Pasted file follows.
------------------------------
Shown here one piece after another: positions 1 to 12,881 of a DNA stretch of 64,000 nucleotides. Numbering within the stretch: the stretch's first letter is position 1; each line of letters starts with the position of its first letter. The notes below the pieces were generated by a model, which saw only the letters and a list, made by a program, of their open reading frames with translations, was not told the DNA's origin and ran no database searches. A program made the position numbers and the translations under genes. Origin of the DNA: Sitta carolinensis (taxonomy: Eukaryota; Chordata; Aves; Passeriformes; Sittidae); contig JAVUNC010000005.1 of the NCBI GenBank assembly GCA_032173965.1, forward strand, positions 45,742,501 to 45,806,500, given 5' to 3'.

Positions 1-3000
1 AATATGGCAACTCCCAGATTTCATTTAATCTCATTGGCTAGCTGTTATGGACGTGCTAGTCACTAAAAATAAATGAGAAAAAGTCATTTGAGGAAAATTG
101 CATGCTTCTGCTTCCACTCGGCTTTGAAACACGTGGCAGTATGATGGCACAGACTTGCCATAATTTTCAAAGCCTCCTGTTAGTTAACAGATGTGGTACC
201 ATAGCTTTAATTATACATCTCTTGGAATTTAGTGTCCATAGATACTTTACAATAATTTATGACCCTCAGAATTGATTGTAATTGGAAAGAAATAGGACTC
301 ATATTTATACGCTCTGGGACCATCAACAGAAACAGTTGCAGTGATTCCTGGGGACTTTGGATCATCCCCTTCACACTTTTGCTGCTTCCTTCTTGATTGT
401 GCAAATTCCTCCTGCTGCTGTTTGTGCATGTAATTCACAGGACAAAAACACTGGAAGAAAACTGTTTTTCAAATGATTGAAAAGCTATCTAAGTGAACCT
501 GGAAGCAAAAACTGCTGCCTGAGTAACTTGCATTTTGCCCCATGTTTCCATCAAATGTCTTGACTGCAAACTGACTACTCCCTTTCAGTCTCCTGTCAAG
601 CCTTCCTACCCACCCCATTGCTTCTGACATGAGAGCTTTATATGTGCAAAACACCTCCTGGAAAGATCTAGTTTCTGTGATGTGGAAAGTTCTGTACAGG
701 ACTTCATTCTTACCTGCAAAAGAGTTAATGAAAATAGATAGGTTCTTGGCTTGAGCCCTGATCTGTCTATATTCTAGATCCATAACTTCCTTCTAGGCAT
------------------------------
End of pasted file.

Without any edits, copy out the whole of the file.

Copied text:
Shown here one piece after another: positions 1 to 12,881 of a DNA stretch of 64,000 nucleotides. Numbering within the stretch: the stretch's first letter is position 1; each line of letters starts with the position of its first letter. The notes below the pieces were generated by a model, which saw only the letters and a list, made by a program, of their open reading frames with translations, was not told the DNA's origin and ran no database searches. A program made the position numbers and the translations under genes. Origin of the DNA: Sitta carolinensis (taxonomy: Eukaryota; Chordata; Aves; Passeriformes; Sittidae); contig JAVUNC010000005.1 of the NCBI GenBank assembly GCA_032173965.1, forward strand, positions 45,742,501 to 45,806,500, given 5' to 3'.

Positions 1-3000
1 AATATGGCAACTCCCAGATTTCATTTAATCTCATTGGCTAGCTGTTATGGACGTGCTAGTCACTAAAAATAAATGAGAAAAAGTCATTTGAGGAAAATTG
101 CATGCTTCTGCTTCCACTCGGCTTTGAAACACGTGGCAGTATGATGGCACAGACTTGCCATAATTTTCAAAGCCTCCTGTTAGTTAACAGATGTGGTACC
201 ATAGCTTTAATTATACATCTCTTGGAATTTAGTGTCCATAGATACTTTACAATAATTTATGACCCTCAGAATTGATTGTAATTGGAAAGAAATAGGACTC
301 ATATTTATACGCTCTGGGACCATCAACAGAAACAGTTGCAGTGATTCCTGGGGACTTTGGATCATCCCCTTCACACTTTTGCTGCTTCCTTCTTGATTGT
401 GCAAATTCCTCCTGCTGCTGTTTGTGCATGTAATTCACAGGACAAAAACACTGGAAGAAAACTGTTTTTCAAATGATTGAAAAGCTATCTAAGTGAACCT
501 GGAAGCAAAAACTGCTGCCTGAGTAACTTGCATTTTGCCCCATGTTTCCATCAAATGTCTTGACTGCAAACTGACTACTCCCTTTCAGTCTCCTGTCAAG
601 CCTTCCTACCCACCCCATTGCTTCTGACATGAGAGCTTTATATGTGCAAAACACCTCCTGGAAAGATCTAGTTTCTGTGATGTGGAAAGTTCTGTACAGG
701 ACTTCATTCTTACCTGCAAAAGAGTTAATGAAAATAGATAGGTTCTTGGCTTGAGCCCTGATCTGTCTATATTCTAGATCCATAACTTCCTTCTAGGCAT